“The fear of the LORD is the beginning of knowledge; fools despise wisdom and instruction.”
Fear is not a comfortable term for us. We instinctively think of it as a negative term. The idea is to be afraid; to have an emotional dread of impending distress or misfortune. The Scripture certainly affirms that picture when individuals fear for their life or there is the fear of great danger.
But the Scripture is pretty clear that we should fear the Lord. Does that mean we ought to be afraid of him? The short answer is yes! While that does not seem right let me remind you that every person who had a glimpse of the unveiled presence of the Almighty, in any other terms a glimpse of the glory of God, they were terrified. Each person was afraid of the terrifying presence of a holy God. Ezekiel fell on his face when he saw the glory of God (Ezekiel 1:28). Isaiah was overwhelmed by the holiness of God (Isaiah 6:5). When Peter, James and John saw the transfiguration of Jesus with Moses and Elijah they were very afraid (Matthew 17:6-7). The apostle John fell down as a dead man because he was so overcome with fear when he saw Jesus in glory and power (Revelation 1:17). If any of us should have a true glimpse of the raw majesty and glory of God it would terrify us. We would see ourselves in light of his frightening justice and righteousness. We would be shocked by the magnitude of our sin, our sheer unworthiness before Him. Yes, we would perish in the scorching reality of the radiance of God.
At the same time we would be overwhelmed with His love, grace and mercy. In each case stated above we see God delivering and rescuing each man in their overwhelming vulnerability. God lifts them up, he calms their fear, and he comforts them in their fear. He gives them an immediate sense of His mercy, love and compassion. He gave Ezekiel and Isaiah a mission. He gave the disciples a future hope (Matthew 17:9). The problem for us is we struggle with truly grasping and appreciating God in all of his glory. This “lack of fear” deadens our sense of fear and reverence. God becomes commonplace, familiar and sometimes mundane. We take him for granted and even treat Him with a lack of respect. Some of this is a problem of our finiteness because we do not have the capacity to absorb the unveiled presence of God and live. But our “lack of fear” is due to our sinfulness. Humanity has “exchanged the glory of the incorruptible God for an image in the form of corruptible man” (Romans 1:23). Certainly that is the condition of unsaved humanity but even as believers we struggle to get past the distractions of this life and grasp with clarity the infinite God we now call Father.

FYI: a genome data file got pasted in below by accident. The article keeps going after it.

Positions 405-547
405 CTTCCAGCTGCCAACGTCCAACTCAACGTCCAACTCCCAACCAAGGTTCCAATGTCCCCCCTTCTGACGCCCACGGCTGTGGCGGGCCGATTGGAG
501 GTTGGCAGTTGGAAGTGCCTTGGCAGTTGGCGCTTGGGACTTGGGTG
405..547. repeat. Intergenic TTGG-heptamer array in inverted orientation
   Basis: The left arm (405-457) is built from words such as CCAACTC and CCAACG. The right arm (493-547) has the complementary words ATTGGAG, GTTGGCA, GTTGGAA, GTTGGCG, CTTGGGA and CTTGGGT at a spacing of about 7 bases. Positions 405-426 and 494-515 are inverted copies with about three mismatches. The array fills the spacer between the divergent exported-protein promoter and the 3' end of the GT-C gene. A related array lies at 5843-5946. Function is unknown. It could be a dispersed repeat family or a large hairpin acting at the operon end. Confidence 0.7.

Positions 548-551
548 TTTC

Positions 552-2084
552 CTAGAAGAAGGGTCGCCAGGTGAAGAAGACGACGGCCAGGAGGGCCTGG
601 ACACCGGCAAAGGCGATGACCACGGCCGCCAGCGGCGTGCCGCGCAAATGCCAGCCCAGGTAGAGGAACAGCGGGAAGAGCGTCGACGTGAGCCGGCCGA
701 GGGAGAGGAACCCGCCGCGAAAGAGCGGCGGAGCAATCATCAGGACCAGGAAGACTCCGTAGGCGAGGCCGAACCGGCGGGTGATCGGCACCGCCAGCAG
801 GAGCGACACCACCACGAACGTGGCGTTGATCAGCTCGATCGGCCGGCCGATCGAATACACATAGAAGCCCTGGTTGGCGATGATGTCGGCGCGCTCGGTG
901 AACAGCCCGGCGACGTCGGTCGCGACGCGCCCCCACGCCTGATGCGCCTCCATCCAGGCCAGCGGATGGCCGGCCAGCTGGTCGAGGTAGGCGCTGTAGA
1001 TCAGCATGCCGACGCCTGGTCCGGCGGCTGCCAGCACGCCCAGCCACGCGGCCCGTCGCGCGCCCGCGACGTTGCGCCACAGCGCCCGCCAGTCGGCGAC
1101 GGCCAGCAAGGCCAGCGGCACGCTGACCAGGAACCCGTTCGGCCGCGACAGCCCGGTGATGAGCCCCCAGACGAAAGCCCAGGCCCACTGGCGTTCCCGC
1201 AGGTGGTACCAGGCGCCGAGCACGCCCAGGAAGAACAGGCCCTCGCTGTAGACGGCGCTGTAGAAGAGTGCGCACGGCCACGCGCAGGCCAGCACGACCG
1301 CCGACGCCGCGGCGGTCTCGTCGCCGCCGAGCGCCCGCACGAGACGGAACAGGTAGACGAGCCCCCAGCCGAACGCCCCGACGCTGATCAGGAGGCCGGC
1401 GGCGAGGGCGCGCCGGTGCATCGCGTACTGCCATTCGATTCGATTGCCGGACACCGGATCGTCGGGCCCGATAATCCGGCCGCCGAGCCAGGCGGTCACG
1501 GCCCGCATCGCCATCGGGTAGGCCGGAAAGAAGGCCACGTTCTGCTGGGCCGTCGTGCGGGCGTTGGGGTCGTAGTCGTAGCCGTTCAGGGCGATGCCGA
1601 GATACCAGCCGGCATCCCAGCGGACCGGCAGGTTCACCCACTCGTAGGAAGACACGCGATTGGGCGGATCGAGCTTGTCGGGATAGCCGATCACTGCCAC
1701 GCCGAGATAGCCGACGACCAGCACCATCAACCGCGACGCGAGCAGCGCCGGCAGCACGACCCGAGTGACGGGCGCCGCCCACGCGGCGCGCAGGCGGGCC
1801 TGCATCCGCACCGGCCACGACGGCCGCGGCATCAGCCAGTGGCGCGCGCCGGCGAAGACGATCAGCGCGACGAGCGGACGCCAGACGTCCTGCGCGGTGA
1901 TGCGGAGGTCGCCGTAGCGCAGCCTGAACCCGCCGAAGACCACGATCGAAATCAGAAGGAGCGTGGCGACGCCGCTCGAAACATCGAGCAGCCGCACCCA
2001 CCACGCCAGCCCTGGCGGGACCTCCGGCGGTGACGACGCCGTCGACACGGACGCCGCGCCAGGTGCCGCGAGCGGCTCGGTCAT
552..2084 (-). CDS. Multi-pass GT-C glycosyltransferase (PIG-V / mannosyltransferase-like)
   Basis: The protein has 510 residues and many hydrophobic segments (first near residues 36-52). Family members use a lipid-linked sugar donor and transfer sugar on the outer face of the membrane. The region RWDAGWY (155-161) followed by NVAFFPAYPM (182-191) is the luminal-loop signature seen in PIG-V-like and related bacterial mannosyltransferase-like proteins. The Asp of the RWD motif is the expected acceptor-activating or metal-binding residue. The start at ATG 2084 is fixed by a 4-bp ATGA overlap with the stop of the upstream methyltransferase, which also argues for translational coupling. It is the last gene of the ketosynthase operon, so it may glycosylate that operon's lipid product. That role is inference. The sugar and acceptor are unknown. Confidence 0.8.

Paul indicates one reason this is so important in 2 Corinthians 5:11 – Therefore, knowing the fear of the Lord, we persuade others. But what we are is known to God, and I hope it is known also to your conscience.
Fearing the Lord is about having so much respect (fear) for God that His thoughts toward us are like precious gold compared to all the wealth in the world. His approval crushes every temptation to define success by any standard of the world. His thoughts toward us give us more peace than any circumstance we might cherish for safety. His opinion as to the way we live outweighs every other opinion; his approval demolishes even the need to define my value as a child of God by the opinion of any other person. Notice the missional result of fearing the Lord… Paul says when we truly fear the Lord we have no problem sharing the gospel or persuading men.
When we struggle with being perfectly at peace with fearing the Lord it often means we are seeking success, fulfillment, purpose, value and significance in all the wrong ways and in all the wrong place. When we do not fear the Lord we are in fact despising wisdom and instruction.
In His grace,